In the past few blogs on Yemen, I have mainly described a rather pessimistic outlook for Yemen, enumerating the reasons why I felt so. In the most recent blog I stated "Yemen has the misfortune of long, common borders with Saudi Arabia, an absolute monarchy, which dreads the establishment of any form of true democracy across that border, especially a country as populous as Yemen." That has not changed, and is not likely to change after the accession of Prince Naef bin Saud to the position of crown prince, since he is not known as a champion of change.
But the other major player is obviously the United States, which has erroneously considered Saleh and his son Ahmad the bulwark of resistance against al-Qaeda, and its allies who allowed it to use its drones at will, and even offered to cover up these drone attacks.
Since the uprising of the Yemeni resistance, there have been numerous meetings between Secretary of State Hillary Clinton, and her counterpart Dr. Abubakr Al-Qirbi, at which the latter has been feeding her the official line of his president. Dr. Al-Qirbi is a very suave, sophisticated, well-informed physician, with great command of English, having gone to school in the British colony of Aden, and to medical school in Edinburgh, Scotland, where I studied medicine too, starting three years ahead of him. Over a period of time, diplomats, like all humans, develop trust and even friendship, which can be used or abused to influence opinions and hence decisions in politics. It is to his credit that Dr. Al-Qirbi has been such an effective ambassador for Ali Abdulla Saleh. But it is equally to the misfortune and detriment of the Yemeni nation, which is desperately trying to achieve freedom and democracy, for which it has paid with the lives of hundreds of its youth.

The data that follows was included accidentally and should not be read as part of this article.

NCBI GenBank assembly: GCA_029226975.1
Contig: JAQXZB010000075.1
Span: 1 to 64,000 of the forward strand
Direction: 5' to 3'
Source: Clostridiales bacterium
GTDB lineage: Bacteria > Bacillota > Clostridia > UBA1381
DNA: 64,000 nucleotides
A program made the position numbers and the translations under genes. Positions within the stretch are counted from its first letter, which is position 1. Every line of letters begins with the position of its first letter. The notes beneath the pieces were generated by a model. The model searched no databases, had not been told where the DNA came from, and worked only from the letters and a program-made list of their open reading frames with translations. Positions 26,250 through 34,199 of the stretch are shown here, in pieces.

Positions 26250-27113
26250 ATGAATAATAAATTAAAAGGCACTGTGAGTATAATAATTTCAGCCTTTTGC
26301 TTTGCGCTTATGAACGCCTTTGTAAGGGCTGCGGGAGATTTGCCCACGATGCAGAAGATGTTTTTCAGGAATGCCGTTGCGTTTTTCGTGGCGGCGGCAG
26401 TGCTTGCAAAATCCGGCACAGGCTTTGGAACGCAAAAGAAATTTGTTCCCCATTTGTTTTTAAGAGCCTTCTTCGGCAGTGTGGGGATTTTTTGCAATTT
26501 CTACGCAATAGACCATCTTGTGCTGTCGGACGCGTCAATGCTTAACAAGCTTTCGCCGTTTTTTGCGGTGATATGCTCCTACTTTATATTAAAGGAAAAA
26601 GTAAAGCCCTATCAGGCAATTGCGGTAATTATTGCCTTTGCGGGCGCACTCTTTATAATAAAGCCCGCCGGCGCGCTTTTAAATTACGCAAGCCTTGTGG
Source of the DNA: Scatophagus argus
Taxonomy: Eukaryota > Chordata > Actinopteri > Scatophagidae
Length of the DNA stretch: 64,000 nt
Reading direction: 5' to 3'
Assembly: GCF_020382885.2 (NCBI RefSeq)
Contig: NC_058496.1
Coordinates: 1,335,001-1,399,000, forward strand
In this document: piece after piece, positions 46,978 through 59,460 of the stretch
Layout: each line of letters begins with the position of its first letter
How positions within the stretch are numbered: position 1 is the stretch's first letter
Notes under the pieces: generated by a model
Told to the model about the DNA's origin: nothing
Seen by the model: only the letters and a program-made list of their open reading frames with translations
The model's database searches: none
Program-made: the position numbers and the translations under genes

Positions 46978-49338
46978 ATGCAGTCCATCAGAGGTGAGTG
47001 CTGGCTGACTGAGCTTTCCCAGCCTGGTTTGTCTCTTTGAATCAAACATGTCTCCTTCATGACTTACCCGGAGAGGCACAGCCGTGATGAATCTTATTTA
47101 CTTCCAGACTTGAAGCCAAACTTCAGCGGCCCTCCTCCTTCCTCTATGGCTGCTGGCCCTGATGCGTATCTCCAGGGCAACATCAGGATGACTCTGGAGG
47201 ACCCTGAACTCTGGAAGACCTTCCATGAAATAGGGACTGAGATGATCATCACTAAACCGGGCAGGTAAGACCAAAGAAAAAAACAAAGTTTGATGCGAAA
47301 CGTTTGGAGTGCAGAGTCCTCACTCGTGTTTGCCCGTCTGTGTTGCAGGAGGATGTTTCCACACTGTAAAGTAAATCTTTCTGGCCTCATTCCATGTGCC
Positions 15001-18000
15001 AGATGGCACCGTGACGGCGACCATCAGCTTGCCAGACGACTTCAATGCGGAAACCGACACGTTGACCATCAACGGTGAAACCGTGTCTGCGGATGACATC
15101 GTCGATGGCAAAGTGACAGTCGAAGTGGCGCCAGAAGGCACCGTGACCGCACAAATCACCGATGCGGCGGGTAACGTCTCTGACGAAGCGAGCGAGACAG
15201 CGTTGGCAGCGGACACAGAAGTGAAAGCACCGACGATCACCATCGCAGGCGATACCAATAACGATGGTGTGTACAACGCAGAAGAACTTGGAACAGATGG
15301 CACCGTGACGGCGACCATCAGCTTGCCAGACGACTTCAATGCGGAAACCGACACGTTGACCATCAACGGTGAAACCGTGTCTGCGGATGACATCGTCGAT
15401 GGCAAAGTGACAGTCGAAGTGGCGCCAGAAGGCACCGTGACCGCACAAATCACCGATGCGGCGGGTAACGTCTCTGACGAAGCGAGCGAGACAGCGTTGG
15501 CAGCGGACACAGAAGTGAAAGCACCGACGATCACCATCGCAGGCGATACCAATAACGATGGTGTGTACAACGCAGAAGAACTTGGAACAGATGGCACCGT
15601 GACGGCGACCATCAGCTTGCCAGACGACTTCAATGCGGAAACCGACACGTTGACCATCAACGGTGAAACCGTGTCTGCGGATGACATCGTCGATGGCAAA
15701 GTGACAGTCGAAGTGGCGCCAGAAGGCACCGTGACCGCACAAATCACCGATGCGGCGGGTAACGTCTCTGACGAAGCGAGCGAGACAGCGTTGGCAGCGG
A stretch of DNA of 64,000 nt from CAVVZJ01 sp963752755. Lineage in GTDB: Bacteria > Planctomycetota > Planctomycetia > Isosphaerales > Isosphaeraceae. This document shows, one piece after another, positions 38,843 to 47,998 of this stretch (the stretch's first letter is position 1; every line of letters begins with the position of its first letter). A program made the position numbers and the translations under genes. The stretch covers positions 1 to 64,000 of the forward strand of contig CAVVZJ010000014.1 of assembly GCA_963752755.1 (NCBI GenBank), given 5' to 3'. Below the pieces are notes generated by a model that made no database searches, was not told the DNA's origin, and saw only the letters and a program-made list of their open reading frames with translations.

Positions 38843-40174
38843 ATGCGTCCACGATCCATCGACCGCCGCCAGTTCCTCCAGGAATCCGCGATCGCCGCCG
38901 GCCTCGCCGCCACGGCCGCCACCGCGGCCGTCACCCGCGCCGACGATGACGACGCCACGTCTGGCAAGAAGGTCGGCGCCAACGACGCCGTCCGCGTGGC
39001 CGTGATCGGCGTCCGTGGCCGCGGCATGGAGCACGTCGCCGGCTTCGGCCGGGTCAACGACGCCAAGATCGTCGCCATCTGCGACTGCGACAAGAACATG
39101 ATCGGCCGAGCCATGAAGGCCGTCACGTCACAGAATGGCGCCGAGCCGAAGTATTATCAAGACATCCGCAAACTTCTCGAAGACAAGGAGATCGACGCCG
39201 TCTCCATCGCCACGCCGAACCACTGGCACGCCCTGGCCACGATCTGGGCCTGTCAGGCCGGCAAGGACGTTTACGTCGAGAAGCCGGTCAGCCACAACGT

Enter Tawakkol Karman, the hijab-wearing Nobel Laureate, about whom the whole world has been raving. I watched the very brief statement to the press, by her and Clinton. The latter has probably heard, for the first time ever, the truth about what is happening in Yemen; and it is safe to say that the report and opinion she heard from Tawakkol Karman is very different from the broken record of Al-Qirbi, namely that Saleh is quite willing to step aside, but only according to the constitution. By that he means in two years from now, by which time his son Ahmad should be more than ready and able to step into his shoes.
If you have not seen the video recording of the Clinton-Karman statement, take a look at the body language between those two women: warm, friendly, genuine, with Karman's left hand on Hillary's right shoulder, and watch that chummy exit, holding hands. That is something you cannot artificially put on, not even if you are a politician. If I were Ali Abdulla Saleh, I would be extremely worried!
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